Mark Berry March 24, 2012
I’ve been happily using my Tomato router with a guest wireless VLAN isolated from my main wired LAN. I described the setup here. Now, I want to bridge a second router using the Wireless Distribution System (WDS). Setting up a Netgear WGT624v3 as the bridged router was a challenge in itself, so I wrote that up here. But once I got bridge mode working, I was somewhat alarmed to find that the bridged router was getting IP addresses from the main (supposedly secure, wired) LAN, not from the wireless VLAN, even though it was connected wirelessly! Especially considering that bridged mode on the Netgear only works with WEP security, I definitely needed to get the bridged router off the main VLAN and onto the guest wireless VLAN.More...
Mark Berry November 14, 2011
I wrote recently about setting up guest wireless with the Tomato router firmware. I also needed to be able to use site-to-site OpenVPN between two routers running Tomato. I’m using a “Toastman” build that includes both VLAN and VPN functionality, but how can I use them at the same time?More...
Mark Berry November 12, 2011
After installing a new router, I was no longer able to ping my Hyper-V server. Why not? The router sits at the edge of the network—how could it affect pinging on the local LAN?More...
Mark Berry November 4, 2011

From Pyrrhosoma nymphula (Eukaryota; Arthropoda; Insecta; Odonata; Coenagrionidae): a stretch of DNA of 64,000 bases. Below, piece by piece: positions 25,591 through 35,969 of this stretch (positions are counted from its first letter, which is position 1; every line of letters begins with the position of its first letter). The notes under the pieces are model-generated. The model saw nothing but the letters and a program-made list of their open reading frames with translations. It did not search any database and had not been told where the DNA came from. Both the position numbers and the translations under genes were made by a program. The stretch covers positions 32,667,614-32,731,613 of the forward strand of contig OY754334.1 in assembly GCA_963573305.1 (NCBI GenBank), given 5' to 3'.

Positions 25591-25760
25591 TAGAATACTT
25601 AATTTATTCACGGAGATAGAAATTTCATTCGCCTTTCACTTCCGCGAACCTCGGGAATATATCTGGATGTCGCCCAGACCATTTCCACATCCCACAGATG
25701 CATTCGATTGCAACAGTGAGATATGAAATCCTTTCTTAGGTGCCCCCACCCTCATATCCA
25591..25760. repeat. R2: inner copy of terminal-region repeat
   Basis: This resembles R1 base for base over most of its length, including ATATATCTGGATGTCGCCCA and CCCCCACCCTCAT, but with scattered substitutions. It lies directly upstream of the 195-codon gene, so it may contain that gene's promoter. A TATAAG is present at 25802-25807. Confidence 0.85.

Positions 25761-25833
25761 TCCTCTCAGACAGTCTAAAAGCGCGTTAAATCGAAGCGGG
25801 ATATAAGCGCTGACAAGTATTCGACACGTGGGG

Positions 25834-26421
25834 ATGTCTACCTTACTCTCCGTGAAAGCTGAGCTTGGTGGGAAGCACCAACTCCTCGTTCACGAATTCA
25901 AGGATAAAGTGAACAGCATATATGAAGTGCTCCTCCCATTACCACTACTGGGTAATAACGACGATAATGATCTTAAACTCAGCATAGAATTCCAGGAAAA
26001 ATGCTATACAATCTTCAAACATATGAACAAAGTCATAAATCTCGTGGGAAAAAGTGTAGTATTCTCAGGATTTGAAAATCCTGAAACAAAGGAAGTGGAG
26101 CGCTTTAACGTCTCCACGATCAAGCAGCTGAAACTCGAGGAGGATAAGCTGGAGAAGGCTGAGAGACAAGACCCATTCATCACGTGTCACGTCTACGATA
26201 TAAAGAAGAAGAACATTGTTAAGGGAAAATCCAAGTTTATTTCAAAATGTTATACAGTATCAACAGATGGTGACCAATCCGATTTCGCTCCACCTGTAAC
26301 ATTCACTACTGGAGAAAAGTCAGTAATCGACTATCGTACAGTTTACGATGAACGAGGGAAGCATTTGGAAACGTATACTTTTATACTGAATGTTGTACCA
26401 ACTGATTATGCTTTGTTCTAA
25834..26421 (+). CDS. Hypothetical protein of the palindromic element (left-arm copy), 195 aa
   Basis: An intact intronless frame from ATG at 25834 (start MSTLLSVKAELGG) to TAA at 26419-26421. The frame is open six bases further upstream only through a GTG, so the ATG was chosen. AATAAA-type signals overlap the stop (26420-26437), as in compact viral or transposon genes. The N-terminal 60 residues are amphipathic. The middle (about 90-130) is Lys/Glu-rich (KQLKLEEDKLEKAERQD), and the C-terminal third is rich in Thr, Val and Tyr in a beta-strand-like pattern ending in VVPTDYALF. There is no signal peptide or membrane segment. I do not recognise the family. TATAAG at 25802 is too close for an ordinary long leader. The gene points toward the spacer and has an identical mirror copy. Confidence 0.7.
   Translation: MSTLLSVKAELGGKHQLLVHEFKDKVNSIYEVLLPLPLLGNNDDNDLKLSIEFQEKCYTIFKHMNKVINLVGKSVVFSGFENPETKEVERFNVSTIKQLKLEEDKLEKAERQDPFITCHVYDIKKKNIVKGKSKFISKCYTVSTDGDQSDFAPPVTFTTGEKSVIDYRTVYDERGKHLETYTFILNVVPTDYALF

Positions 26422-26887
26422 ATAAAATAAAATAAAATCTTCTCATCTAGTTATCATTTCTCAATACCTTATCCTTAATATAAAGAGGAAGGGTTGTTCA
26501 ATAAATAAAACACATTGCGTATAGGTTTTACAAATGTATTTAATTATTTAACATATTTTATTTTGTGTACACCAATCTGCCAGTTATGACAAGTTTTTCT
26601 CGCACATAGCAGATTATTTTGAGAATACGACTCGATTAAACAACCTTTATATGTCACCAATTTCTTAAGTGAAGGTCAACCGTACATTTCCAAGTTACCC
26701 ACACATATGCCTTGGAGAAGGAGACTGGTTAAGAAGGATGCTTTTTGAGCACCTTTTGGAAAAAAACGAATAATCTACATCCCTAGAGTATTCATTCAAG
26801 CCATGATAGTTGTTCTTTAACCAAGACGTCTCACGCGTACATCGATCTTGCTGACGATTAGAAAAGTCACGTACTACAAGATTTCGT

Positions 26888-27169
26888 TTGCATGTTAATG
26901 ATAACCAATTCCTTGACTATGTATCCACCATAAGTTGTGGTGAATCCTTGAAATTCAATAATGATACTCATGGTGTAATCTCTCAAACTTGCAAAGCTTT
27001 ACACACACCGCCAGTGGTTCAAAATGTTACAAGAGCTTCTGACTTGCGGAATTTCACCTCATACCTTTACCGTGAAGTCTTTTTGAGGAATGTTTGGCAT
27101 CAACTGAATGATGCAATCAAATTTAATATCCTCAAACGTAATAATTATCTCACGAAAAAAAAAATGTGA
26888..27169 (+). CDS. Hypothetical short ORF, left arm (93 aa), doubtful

I’ve been learning Tomato router firmware. This open-source firmware can enhance a low-end wireless router with some pretty advanced features.
One of my goals was to set up my wireless for guest-only access, i.e. not connected to my internal LAN (which are all hard-wired connections). Here’s one way to do that.More...
Mark Berry June 18, 2011
A few months back, I purchased a Lenovo ThinkPad Edge running Windows 7 Professional 64-bit. From the beginning, I had frequent issues with applications crashing due to lost connections to the server.More...
Mark Berry June 10, 2011
My Belkin F1D084 ver. 2 Cat5 KVM Extender was working pretty well until I upgraded to Category 6 for the in-wall cables. I was still using Category 5 for the patch cables between the wall and the devices. But now the remote Dell E172FPb monitor was displaying “Cannot Display This Video Mode.” Huh? Is the KVM Extender unable to handle the higher-quality connection? Does it not like the mixture of Cat 5 and Cat 6?
Of course I discovered this on the same day that the server’s NICs and its DRAC were offline, meaning that all three methods of remote control were useless. I had to actually log on to the server at the console. Imagine.
The fix for the KVM extender was a classic Doh! moment: when replacing a patch cable, push the cable into the KVM Extender until it clicks. The rubber snag guard on the cable was keeping it from sliding in all the way without a little extra push.More...
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